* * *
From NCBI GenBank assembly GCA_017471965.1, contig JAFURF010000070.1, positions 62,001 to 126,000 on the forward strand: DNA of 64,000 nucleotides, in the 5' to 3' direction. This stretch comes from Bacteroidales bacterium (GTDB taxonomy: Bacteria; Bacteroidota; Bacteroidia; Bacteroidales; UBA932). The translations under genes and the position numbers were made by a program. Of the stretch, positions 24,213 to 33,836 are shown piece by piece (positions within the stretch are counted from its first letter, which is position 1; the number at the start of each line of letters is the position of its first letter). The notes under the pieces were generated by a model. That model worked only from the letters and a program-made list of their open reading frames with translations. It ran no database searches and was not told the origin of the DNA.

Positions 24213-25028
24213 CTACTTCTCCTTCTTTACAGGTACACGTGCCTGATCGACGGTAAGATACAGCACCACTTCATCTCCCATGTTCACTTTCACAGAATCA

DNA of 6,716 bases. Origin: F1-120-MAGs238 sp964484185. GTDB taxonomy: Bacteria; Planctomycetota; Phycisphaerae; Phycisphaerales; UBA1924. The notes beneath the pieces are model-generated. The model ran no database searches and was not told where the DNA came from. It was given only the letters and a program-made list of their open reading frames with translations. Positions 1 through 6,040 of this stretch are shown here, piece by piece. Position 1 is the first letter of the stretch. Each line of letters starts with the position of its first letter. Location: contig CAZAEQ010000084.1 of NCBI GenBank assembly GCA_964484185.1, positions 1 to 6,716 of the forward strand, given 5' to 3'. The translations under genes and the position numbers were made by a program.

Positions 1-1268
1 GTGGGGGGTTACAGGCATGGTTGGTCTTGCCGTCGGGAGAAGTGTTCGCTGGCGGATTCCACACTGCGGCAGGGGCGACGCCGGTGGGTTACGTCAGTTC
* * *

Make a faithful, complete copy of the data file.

From NCBI GenBank assembly GCA_017471965.1, contig JAFURF010000070.1, positions 62,001 to 126,000 on the forward strand: DNA of 64,000 nucleotides, in the 5' to 3' direction. This stretch comes from Bacteroidales bacterium (GTDB taxonomy: Bacteria; Bacteroidota; Bacteroidia; Bacteroidales; UBA932). The translations under genes and the position numbers were made by a program. Of the stretch, positions 24,213 to 33,836 are shown piece by piece (positions within the stretch are counted from its first letter, which is position 1; the number at the start of each line of letters is the position of its first letter). The notes under the pieces were generated by a model. That model worked only from the letters and a program-made list of their open reading frames with translations. It ran no database searches and was not told the origin of the DNA.

Positions 24213-25028
24213 CTACTTCTCCTTCTTTACAGGTACACGTGCCTGATCGACGGTAAGATACAGCACCACTTCATCTCCCATGTTCACTTTCACAGAATCA

DNA of 6,716 bases. Origin: F1-120-MAGs238 sp964484185. GTDB taxonomy: Bacteria; Planctomycetota; Phycisphaerae; Phycisphaerales; UBA1924. The notes beneath the pieces are model-generated. The model ran no database searches and was not told where the DNA came from. It was given only the letters and a program-made list of their open reading frames with translations. Positions 1 through 6,040 of this stretch are shown here, piece by piece. Position 1 is the first letter of the stretch. Each line of letters starts with the position of its first letter. Location: contig CAZAEQ010000084.1 of NCBI GenBank assembly GCA_964484185.1, positions 1 to 6,716 of the forward strand, given 5' to 3'. The translations under genes and the position numbers were made by a program.

Positions 1-1268
1 GTGGGGGGTTACAGGCATGGTTGGTCTTGCCGTCGGGAGAAGTGTTCGCTGGCGGATTCCACACTGCGGCAGGGGCGACGCCGGTGGGTTACGTCAGTTC